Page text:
Ebb and flow

While Musicwhore.org may have given a very favorable review to downy’s second untitled album, truth is that album is pretty homogenous.

In fact, the review in question pussyfooted around the issue by stating, “… the entire disc feels like a single-flowing work.” That’s just a nice way of saying it was monotone.

downy’s third album — also untitled — pretty much reveals its predecessor’s shortcomings. By comparrison, this latest work is far more textured, a lot more varied, and even more hypnotic.

Instead of jackhammering from the start, downy begins quietly, almost hesitantly with “Tetsu no Fuukei”. The band’s trademark minimalism seethes but never explodes.

Even on the more kinetic “Anarchy Dance”, downy carefully structures its outbursts, layering tiny blasts of distortion over an oddly lilting rhythm.

This time around,

downy opts to intersperse softer, intense moments with its more kinetic ones, often within tracks.

“Keijijogaku” starts off sounding like another slow piece but eventually reveals itself to be a sparse, quick song instead.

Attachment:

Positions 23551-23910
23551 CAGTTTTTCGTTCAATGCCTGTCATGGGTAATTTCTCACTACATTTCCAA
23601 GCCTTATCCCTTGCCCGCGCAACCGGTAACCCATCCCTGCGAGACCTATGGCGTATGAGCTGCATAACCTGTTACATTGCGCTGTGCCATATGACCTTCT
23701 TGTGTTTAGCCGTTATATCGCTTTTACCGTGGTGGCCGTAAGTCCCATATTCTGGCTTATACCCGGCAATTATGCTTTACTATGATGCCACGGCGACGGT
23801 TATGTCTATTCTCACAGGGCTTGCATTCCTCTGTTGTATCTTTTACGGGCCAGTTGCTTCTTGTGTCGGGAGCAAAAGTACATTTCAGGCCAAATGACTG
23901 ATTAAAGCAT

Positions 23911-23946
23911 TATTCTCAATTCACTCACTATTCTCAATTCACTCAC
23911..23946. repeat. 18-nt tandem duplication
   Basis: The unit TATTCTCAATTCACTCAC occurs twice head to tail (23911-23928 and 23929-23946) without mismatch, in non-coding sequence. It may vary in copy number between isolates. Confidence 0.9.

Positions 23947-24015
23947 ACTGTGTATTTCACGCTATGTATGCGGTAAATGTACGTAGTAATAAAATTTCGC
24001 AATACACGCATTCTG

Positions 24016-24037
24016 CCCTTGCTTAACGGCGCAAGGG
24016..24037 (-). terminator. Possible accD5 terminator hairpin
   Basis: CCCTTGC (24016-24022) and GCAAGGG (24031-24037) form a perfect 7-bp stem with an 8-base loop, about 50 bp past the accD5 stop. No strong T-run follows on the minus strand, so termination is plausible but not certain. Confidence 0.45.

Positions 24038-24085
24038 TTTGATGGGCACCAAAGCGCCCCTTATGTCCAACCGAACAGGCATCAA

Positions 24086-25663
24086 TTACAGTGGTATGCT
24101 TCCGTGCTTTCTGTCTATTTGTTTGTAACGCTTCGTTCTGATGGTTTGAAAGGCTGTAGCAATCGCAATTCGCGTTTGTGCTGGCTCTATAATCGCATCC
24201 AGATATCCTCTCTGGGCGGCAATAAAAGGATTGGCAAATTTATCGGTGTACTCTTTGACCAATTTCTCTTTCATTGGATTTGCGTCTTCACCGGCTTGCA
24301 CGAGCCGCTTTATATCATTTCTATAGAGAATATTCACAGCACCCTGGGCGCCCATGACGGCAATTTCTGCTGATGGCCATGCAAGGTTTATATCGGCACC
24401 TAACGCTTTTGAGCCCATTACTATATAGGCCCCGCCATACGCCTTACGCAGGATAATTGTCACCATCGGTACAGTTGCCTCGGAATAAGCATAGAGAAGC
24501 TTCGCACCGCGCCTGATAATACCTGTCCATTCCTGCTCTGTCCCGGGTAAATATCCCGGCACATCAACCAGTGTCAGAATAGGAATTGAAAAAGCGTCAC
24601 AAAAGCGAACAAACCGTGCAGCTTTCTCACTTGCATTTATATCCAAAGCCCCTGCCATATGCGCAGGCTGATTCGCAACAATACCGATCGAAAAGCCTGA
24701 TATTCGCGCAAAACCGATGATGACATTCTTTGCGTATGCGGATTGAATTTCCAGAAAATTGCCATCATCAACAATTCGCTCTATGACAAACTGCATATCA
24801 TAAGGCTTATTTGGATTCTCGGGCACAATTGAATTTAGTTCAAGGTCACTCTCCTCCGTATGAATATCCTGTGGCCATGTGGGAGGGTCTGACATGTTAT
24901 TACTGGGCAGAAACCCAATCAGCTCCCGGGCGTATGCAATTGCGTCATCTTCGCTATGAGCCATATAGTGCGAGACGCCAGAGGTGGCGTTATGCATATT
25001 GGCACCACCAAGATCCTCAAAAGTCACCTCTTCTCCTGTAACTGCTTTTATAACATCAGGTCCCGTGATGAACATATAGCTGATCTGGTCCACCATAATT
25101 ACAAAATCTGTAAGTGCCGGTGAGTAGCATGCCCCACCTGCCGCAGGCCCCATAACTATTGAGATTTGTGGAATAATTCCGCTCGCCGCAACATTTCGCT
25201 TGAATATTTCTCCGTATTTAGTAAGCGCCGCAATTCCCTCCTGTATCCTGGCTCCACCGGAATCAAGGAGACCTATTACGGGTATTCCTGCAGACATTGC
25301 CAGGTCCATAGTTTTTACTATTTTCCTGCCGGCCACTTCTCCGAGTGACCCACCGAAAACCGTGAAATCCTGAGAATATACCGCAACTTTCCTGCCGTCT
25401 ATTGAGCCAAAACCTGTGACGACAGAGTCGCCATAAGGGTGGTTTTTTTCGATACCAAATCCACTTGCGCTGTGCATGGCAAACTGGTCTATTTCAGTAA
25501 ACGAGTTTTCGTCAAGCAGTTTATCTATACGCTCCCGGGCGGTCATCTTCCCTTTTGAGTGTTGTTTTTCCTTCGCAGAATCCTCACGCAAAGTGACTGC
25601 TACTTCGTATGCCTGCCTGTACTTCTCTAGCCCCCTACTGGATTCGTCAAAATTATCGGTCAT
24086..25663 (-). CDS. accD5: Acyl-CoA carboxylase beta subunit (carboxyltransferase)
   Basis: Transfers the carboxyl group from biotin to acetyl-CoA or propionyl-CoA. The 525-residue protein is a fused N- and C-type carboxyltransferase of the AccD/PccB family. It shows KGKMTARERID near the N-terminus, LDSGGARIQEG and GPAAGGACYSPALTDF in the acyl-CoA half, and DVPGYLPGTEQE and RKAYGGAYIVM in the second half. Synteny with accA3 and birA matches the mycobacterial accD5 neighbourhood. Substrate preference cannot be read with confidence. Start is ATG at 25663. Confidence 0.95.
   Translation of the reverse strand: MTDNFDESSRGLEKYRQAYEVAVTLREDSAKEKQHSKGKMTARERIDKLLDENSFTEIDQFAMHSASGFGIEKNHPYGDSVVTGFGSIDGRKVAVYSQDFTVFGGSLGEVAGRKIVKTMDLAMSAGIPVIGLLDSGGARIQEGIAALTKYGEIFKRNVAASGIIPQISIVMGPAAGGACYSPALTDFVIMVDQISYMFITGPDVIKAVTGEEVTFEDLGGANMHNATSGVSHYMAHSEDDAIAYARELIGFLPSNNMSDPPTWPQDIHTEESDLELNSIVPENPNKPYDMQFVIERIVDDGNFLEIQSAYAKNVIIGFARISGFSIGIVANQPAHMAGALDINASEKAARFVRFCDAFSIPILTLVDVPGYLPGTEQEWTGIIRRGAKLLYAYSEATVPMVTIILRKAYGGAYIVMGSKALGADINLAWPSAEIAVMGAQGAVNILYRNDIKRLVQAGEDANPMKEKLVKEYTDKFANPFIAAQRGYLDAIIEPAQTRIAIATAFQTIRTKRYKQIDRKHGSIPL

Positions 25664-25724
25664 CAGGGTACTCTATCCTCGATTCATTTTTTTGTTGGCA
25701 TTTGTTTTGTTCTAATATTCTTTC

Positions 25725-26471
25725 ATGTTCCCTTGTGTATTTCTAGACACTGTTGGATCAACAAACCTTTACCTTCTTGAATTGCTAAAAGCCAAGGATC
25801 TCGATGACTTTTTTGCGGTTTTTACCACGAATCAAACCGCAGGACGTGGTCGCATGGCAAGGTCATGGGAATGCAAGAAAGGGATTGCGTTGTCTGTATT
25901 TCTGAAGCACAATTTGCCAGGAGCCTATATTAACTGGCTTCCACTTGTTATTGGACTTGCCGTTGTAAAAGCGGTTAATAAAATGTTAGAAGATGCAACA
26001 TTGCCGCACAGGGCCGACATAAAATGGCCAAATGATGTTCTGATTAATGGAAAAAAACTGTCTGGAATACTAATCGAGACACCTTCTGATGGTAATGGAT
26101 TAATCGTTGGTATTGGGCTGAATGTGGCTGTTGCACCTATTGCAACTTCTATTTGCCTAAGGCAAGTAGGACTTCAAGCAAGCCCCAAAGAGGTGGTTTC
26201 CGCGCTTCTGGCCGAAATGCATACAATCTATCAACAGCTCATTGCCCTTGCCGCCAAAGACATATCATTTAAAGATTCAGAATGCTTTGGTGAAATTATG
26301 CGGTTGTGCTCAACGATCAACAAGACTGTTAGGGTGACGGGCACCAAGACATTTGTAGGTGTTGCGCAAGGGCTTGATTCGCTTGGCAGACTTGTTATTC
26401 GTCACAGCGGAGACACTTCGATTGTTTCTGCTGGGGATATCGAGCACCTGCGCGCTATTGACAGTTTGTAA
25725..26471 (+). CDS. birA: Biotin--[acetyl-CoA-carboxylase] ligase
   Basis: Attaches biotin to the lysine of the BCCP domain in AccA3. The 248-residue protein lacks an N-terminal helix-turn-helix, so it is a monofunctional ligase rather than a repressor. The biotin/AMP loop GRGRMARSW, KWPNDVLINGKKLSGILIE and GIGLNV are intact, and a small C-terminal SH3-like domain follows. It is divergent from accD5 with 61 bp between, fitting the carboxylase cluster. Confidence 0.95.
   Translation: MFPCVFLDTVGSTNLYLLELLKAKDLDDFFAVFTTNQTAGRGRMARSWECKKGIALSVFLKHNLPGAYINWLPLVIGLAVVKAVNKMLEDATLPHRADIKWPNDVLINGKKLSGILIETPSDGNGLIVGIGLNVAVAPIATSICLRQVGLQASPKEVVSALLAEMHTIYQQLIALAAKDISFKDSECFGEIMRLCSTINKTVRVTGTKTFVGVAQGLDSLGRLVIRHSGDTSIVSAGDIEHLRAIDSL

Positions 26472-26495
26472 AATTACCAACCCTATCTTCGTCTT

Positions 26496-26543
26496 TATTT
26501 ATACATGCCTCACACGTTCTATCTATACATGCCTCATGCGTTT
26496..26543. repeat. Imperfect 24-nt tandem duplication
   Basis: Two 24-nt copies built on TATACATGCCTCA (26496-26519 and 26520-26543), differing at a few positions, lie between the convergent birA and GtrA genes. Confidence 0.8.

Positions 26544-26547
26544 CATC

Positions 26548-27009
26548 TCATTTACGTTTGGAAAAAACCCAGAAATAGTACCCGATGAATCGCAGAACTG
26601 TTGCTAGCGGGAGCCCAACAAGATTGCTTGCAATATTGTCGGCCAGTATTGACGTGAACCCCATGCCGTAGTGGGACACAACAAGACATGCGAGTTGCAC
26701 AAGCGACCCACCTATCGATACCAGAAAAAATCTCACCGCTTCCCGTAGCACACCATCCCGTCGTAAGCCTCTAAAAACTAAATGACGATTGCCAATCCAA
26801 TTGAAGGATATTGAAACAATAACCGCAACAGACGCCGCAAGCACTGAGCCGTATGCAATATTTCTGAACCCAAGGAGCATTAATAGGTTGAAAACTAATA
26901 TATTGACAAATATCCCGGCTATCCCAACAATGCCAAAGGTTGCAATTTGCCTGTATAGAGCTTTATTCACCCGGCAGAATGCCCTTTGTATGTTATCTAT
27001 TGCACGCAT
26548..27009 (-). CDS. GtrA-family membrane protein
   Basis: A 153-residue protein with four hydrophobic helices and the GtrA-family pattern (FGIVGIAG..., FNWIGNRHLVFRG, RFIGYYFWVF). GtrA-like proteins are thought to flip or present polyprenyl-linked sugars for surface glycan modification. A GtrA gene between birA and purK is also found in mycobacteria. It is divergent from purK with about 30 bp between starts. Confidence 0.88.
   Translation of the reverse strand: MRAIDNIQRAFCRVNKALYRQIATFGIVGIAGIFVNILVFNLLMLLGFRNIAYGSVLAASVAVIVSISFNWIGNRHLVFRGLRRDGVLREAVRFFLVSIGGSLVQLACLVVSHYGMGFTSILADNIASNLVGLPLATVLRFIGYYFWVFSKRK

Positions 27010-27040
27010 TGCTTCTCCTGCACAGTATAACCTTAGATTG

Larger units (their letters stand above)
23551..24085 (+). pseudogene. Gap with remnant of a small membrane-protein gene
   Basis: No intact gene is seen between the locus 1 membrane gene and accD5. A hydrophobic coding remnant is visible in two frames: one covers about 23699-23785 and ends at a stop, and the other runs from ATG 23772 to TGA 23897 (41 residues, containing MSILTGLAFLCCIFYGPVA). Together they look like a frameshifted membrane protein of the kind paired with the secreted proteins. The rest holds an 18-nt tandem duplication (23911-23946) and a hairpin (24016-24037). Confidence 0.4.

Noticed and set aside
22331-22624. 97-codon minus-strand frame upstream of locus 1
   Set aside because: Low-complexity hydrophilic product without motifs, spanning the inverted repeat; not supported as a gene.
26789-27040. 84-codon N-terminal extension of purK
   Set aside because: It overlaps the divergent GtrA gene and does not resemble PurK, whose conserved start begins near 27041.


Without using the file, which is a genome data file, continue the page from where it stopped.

“Akatsuki ni Te” starts off mechanically, then breaks down to only a few instruments.

Frontman Aoki Robin is as obfuscating as ever, but this time, he doesn’t sound so buried. On “Zen”, an overdubbed chorus of Aokis produces one of the album’s most haunting moments.

downy’s music may appear to be cold and robotic, blocky in the way its repeated motifs insistently loop and curl. But just when it seems the band is stuck, something gives way — an underlying guitar line coming to the fore, a mumbled vocal giving way to a percussive explosion.

On this album — should we bother nicknaming it “Cloudburst”, while calling the previous untitled albums “Thunderbolt” and “Eye”? — there’s an ebb and flow to the music that infuses it with emotion.

There are enough twists and turns in the downy’s songs to keep listeners interested. And perhaps entranced.

Start here.